There's also a Tilton carbon-fiber triple-disc clutch and eight-pound flywheel (versus 32 pounds for the stock Viper). The center-lock three-piece BBS wheels have cast-magnesium centers. Goodyear racing tires will also be tested and offered.

All of this is wrapped up not by the Viper coupe's 350-pound resin-transfer-molded body, but one done completely in carbon fiber by Indy-car chassis builder Reynard, for a 200-pound weight savings. The body sports a biplane-type rear spoiler that increases downforce, although that will be changed to a single spoiler due to the sanctioning-body rule changes.

Nice résumé. But does it work? Chrysler wouldn't allow us behind the wheel to answer that question because the GTS-R being tested was the only one in existence. With the program timing already behind schedule, trashing the mule would mean . . . no program.

But we're sure that it has no problem going, stopping, and turning. At Sebring, Chrysler did some preliminary tests with our equipment and one of their drivers. With a stock transmission, an early endurance engine, and a lousy launch, the GTS-R still leapt to 60 mph in only 3.8 seconds. It continued accelerating as if a Saturn V booster were strapped to the roof: 100 mph in 7.1 seconds, the quarter-mile in 11.5 seconds at 132 mph. Top speed should be over 200 mph, a velocity the car could reach at Daytona or Le Mans.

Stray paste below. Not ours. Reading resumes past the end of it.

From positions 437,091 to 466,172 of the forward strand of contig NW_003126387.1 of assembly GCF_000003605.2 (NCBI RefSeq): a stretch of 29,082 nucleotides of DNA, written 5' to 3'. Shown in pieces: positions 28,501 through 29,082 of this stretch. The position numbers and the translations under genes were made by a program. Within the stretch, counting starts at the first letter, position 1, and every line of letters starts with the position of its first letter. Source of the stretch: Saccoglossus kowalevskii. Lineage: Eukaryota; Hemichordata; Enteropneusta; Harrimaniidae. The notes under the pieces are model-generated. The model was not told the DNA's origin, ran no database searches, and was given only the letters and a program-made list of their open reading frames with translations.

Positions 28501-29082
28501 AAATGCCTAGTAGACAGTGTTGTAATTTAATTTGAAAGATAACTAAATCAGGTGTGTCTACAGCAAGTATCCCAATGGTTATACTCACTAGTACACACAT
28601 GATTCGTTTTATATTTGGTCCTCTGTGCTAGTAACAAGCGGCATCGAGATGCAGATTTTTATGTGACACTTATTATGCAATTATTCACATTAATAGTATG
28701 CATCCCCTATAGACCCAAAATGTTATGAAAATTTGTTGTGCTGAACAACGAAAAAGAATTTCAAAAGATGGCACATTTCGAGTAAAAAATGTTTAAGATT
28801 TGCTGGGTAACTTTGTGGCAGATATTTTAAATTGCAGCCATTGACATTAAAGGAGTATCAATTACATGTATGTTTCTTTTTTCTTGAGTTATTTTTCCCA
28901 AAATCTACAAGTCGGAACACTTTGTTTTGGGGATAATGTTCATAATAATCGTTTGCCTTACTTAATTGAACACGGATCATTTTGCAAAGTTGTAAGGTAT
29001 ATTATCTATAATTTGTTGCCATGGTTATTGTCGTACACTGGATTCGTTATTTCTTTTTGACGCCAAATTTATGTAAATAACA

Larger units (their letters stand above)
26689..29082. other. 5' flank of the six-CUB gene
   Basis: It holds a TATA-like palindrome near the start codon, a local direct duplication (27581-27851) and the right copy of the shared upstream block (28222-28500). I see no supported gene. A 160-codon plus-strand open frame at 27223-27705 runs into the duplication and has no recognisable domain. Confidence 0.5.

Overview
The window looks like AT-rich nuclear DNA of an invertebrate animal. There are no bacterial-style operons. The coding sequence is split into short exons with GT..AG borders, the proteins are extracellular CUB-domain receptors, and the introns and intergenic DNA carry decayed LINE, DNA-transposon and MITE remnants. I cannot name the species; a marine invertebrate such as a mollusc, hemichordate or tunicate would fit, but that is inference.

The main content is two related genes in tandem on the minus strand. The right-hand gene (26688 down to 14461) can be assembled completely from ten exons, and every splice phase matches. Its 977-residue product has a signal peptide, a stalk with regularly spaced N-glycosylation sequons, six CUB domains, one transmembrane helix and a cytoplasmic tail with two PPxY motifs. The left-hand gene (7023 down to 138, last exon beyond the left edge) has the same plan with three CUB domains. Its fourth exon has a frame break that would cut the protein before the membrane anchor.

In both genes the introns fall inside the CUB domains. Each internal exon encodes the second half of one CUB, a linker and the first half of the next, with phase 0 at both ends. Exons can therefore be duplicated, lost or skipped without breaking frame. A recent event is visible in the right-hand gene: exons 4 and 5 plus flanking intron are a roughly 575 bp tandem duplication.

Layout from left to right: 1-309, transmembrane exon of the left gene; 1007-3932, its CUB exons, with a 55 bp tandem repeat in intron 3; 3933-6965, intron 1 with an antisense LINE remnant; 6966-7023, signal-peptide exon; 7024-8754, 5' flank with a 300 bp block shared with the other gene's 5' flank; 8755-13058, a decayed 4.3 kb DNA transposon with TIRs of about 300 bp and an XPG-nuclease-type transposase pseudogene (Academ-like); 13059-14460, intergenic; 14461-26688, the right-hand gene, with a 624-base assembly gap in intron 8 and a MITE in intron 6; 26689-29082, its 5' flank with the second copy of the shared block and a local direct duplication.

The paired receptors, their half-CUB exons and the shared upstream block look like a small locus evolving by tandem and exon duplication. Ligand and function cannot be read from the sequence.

Despite not being optimized for such a dainty task, the brakes can haul the 2910-pound Viper from 70 to 0 mph in 148 feet. Around one 140-foot-radius curve, the GTS-R was managing 1.90 g of grip, with negligible downforce from the rear wing.

As for its ability to get around the track, that's another story. The team has been track-testing frantically for a number of months, undeterred by weather, part failures, or even hawks crashing through the windshield at 140 mph (at Road Atlanta). At Sebring in early December, the car was understeering excessively at speed, the rear end was bouncing too much, the shock valving was all wrong, and the car was too hot inside. We asked 1995 Le Mans winner Andy Wallace, sitting in the cockpit after testing, if the GTS-R was fun to drive, and there was a pregnant pause, the result perhaps of years of talking to automotive writers. "It will be," he replied. Another pause. "When it's right, it will be fantastic fun," he added. Even the ever-smiling Martindale, putting in six 12-hour days a week as engineering chief since the GTS-R was approved, seemed weary.

And there was already good news. Driver Hannemann says the GTS-R's handling is quite forgiving--a relief from a car so closely related to such a brute-force street car. Just a few weeks later at Atlanta, the GTS-R had improved considerably. The problems at Sebring had mostly been solved, and the emphasis was now shifting toward driveline durability. "On a scale of one to ten, at Sebring, I'd say we were at four. Here at Atlanta, I'd call it a six or seven," said Martindale.